I've been working on a book for three years now, interviewing a lot of my favorite bands about some of the best records that redefined the punk and hardcore scene of the late '90s and early millennium. One sort of unsaid point that lays across every interview I transcribe is that a lot of these bands either (a) were attempting something new for the hell of it or (b) creating something out of a disdain for what was going on in the scene at the time. That's a point that resonates all too well today. Want to know why the punk and hardcore community is getting bigger? Kids are tired of being lied to. No one can manufacture that moment and put it on a stage for a summer to call it the next best thing. The greatest things to come out of punk rock were generally more organic than you think they were. Kids are going to basement shows and intentionally seeking out new and exciting music. They feel close to it because they are close to it. While some will call what's happening now a bit of idol worship to peers of the Midwestern scene and angst Northeast screamo of the day, at least there are a few doing it justice at the moment.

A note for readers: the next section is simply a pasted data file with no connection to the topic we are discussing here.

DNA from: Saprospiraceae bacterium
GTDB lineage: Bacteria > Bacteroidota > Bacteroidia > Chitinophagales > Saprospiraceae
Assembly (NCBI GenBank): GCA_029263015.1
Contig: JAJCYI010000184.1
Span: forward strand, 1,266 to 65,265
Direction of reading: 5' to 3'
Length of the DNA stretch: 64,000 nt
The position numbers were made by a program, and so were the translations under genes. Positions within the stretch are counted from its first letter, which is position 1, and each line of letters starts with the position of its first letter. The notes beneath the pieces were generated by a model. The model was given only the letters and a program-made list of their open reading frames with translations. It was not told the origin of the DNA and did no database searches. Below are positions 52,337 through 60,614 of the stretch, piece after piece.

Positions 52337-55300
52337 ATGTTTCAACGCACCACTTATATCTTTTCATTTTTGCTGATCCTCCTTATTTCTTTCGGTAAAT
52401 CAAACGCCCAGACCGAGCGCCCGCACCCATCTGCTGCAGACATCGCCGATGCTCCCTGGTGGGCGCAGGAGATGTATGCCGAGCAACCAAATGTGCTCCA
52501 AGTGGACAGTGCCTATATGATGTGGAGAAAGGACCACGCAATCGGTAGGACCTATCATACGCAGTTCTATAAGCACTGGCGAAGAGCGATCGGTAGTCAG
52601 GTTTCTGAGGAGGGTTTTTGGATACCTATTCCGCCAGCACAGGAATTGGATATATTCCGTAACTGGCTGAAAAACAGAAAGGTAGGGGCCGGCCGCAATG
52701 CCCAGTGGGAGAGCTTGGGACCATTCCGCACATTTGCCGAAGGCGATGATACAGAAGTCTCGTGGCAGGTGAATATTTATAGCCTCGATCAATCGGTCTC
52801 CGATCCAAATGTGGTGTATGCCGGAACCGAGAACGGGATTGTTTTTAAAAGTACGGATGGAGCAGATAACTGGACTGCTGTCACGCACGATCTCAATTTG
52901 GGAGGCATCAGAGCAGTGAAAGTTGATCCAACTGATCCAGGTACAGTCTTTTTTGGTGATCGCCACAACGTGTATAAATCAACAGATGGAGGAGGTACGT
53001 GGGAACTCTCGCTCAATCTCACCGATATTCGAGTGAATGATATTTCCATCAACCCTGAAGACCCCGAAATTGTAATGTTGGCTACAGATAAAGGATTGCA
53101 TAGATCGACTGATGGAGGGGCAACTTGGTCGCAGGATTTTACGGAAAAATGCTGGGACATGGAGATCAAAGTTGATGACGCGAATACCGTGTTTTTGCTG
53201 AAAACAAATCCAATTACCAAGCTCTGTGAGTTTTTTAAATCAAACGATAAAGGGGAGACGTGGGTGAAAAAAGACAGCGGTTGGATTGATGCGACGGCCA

Let us rejoice for today that we finally get to see something like this go down. But know that history never repeats itself often. I'm not denouncing any of these reunions, or any reunions that have or will ever happen. I'm just saying, if you're excited about a particular band (subjectivity be damned) and that band makes you rethink what you know about music thus far in your life - go see them. Buy their limited vinyl and with technology today, film and archive as much of it as possible. Have you seen the Fugazi documentary Instrument? I think those gymnasiums and those VFW halls would be way more packed if more kids knew then, what we know now. You never know who is going to churn out the next important history notch in punk rock - that's why this scene is so exciting to be a part of. Heed this: If you feel it, reach out and experience something 10,000+ people wish they were a part of a decade earlier.